If the country you’re in uses a foreign language, learn a few words like “Emergency”, “Help”, or “I don't understand”. Your best bet is to have a phrasebook with you.

Always travel with a few portable power chargers or power packs that are pre-charged and don’t require power outlets.

What to do in the event of…

Mt. Sinabung

Mt. Sinabung in North Sumatra, Indonesia as it erupts.

Volcano eruption

If you’re within the danger zone, evacuate at once to a shelter in the safe zone.

Even when you’re outside the immediate danger zone, you’re still at risk of exposure to volcanic ash, poisonous gases, and flying rocks, so seek shelter indoors and close all doors, windows, and ventilation.

Avoid valleys or low-lying areas, particularly rivers downstream of the volcano.
Use goggles and wear eyeglasses instead of contact lenses.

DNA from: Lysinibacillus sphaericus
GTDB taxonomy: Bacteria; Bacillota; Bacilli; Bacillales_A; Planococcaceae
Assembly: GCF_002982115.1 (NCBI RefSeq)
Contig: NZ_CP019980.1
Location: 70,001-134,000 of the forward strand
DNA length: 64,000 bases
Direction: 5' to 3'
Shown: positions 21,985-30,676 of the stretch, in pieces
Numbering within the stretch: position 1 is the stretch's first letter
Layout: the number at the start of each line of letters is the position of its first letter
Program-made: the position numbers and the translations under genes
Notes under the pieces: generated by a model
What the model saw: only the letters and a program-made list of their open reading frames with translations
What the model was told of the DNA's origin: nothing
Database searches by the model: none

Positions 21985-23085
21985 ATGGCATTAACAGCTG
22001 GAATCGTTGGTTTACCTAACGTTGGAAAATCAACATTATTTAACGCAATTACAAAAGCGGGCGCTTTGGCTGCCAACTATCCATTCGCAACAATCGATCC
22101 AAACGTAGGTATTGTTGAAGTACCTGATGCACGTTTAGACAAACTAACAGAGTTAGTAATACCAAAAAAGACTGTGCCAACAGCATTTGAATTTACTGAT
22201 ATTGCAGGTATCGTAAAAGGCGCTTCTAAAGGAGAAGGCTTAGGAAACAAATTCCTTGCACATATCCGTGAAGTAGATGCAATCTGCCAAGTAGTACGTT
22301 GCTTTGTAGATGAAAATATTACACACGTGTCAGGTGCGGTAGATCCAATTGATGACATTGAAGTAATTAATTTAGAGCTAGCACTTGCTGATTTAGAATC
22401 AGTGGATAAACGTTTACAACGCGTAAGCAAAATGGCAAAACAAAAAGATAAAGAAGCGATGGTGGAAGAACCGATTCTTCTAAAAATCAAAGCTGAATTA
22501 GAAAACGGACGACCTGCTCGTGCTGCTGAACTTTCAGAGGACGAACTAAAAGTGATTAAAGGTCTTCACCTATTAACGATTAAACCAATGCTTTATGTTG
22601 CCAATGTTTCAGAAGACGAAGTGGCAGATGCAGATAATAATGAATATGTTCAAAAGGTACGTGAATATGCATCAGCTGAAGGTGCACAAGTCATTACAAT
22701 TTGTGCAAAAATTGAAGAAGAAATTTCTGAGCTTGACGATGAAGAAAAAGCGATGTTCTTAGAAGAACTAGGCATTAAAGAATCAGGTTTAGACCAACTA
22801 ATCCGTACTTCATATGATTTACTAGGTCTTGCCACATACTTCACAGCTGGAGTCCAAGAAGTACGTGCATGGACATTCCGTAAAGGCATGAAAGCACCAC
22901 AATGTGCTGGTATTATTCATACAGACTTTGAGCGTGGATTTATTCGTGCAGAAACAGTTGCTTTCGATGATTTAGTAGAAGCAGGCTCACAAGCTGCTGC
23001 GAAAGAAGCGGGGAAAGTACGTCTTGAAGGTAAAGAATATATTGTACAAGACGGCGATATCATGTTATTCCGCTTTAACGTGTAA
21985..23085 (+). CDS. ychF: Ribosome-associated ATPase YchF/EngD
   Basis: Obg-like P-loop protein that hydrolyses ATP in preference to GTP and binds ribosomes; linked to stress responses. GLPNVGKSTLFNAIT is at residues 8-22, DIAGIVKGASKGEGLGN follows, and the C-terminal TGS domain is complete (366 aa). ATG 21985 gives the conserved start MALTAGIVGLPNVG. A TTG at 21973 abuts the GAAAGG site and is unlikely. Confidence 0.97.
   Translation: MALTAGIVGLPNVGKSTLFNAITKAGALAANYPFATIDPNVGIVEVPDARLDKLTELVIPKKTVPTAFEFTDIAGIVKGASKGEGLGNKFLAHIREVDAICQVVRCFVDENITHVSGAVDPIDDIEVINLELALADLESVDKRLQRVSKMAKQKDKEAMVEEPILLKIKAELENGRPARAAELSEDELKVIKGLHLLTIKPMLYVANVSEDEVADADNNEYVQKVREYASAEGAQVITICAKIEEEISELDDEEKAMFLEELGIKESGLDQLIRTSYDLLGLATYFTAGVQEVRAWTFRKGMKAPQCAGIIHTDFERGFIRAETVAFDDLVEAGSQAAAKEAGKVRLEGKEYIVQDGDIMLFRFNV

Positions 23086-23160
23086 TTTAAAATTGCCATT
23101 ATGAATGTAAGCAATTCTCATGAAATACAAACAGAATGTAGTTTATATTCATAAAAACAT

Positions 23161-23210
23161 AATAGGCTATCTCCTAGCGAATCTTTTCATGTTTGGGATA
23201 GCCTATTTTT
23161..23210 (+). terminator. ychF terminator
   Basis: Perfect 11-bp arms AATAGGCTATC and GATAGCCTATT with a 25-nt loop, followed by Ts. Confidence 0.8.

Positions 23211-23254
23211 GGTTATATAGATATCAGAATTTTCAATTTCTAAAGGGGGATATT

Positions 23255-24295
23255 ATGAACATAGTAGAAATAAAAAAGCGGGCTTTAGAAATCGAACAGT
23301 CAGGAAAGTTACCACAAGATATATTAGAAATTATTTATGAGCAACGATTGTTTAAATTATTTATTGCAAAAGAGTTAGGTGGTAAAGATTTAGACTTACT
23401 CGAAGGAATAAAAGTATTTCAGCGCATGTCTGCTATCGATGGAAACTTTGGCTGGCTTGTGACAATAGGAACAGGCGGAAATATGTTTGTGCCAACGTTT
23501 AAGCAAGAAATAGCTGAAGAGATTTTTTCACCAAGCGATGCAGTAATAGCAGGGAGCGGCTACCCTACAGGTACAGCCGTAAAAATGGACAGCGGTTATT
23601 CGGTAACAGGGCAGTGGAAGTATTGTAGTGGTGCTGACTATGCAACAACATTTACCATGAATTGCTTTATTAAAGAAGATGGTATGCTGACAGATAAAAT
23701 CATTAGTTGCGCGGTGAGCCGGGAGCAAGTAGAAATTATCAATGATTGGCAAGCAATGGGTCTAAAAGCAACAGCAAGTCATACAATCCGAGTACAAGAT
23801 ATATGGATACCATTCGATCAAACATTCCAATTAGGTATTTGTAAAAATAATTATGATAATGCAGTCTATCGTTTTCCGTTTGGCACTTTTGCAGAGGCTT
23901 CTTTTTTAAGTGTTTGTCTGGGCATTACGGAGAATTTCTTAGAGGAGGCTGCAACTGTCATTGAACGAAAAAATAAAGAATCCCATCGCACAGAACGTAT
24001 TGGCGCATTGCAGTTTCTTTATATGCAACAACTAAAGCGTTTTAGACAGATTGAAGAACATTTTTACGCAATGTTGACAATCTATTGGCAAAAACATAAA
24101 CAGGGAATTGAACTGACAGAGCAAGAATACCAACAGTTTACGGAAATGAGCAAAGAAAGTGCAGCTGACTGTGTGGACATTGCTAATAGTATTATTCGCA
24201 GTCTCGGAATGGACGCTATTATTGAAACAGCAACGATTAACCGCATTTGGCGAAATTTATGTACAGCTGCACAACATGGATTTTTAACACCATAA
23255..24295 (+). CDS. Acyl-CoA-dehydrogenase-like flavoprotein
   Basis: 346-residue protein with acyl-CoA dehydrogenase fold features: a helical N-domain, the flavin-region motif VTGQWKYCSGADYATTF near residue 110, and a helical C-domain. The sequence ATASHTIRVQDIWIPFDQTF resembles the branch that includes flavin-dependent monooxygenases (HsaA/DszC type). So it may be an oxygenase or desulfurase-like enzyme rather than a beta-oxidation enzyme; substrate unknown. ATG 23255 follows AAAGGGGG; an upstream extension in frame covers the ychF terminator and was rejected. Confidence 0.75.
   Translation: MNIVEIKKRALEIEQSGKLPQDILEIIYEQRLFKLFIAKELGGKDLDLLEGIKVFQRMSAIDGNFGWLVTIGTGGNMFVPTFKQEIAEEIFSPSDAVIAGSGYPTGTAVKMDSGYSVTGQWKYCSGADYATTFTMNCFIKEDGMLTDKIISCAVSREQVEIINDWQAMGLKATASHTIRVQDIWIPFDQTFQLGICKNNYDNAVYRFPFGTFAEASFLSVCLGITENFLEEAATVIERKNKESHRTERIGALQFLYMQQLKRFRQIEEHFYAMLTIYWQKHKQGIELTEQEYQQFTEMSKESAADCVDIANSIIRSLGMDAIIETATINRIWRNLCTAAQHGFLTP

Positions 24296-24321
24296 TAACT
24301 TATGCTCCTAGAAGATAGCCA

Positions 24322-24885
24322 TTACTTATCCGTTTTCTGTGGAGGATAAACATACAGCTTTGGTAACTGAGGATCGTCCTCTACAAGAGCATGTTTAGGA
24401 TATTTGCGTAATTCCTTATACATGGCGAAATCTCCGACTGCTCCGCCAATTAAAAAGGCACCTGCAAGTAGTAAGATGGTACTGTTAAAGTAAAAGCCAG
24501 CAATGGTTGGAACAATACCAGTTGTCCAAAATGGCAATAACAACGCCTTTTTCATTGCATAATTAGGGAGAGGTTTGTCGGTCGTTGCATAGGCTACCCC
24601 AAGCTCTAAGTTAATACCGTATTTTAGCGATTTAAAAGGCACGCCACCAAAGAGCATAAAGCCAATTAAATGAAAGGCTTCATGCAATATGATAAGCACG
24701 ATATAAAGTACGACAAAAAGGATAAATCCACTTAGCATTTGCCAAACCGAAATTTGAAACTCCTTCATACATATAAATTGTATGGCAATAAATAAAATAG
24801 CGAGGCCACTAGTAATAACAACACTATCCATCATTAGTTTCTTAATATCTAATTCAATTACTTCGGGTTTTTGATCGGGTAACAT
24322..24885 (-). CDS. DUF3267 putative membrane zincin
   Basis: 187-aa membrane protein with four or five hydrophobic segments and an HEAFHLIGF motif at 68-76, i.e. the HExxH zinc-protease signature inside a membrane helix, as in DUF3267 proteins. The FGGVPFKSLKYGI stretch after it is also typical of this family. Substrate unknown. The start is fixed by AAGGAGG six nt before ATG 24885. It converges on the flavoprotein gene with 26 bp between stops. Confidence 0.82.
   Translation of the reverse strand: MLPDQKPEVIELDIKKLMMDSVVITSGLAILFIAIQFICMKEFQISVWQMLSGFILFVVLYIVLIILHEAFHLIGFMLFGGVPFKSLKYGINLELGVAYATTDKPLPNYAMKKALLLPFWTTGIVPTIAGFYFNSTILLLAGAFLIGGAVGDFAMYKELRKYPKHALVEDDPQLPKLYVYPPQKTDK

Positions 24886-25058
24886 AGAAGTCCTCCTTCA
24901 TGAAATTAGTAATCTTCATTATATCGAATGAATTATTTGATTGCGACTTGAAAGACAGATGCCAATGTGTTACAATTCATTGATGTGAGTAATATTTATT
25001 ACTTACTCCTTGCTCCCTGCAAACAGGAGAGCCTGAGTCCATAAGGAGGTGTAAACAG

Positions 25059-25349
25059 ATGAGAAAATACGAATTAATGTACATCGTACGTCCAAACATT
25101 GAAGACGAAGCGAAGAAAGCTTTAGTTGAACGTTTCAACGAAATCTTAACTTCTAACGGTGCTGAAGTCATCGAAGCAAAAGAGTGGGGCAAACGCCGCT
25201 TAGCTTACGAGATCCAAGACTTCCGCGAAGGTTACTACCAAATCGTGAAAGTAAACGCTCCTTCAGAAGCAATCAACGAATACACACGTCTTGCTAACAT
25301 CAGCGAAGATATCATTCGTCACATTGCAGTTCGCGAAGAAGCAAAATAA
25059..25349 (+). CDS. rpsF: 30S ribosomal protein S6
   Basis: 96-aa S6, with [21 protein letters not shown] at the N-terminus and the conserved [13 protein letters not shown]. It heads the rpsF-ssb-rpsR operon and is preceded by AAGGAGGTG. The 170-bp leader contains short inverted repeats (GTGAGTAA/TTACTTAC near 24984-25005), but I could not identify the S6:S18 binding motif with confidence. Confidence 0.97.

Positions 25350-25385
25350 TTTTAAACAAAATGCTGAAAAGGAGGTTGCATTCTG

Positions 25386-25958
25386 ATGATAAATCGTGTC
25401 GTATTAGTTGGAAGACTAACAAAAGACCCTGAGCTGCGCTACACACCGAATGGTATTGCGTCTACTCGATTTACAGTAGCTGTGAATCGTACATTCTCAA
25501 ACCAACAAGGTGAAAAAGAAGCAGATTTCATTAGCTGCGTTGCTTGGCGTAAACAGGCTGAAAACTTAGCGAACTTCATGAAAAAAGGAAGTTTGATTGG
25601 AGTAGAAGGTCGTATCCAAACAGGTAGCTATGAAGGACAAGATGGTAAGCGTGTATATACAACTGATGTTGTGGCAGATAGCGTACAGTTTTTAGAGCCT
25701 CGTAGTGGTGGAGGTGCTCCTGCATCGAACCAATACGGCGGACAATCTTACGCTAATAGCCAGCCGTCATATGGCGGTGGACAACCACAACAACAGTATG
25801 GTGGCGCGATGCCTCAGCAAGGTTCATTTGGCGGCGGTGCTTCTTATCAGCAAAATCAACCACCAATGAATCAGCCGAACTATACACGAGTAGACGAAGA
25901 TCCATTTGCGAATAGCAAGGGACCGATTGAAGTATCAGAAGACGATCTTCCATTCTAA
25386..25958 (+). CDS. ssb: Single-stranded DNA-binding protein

Wear a dust mask or hold a damp cloth over your face to help with breathing.
Keep as much of your skin covered as possible by wearing long-sleeved shirts and long pants.
Listen to a local station on a portable, battery-operated radio or television for updated emergency information and instructions.


Earthquake aftermath

A building collapsed on vehicles after the earthquake and pedestrians examine the resulting damage. Source: Brina L. Bunt / Shutterstock.com


If you are indoors during an earthquake, follow these 3 steps: DROP to the ground; take COVER by getting under a sturdy table or other piece of furniture; and HOLD ON until the shaking stops.

Stay away from glass, windows, outside doors, and walls, and anything that could collapse or shatter, such as lighting fixtures or furniture.

Don’t use a doorframe unless you know it is a strongly supported, load-bearing doorframe and it is close to you. Many inside doorframes are lightly constructed and do not offer protection.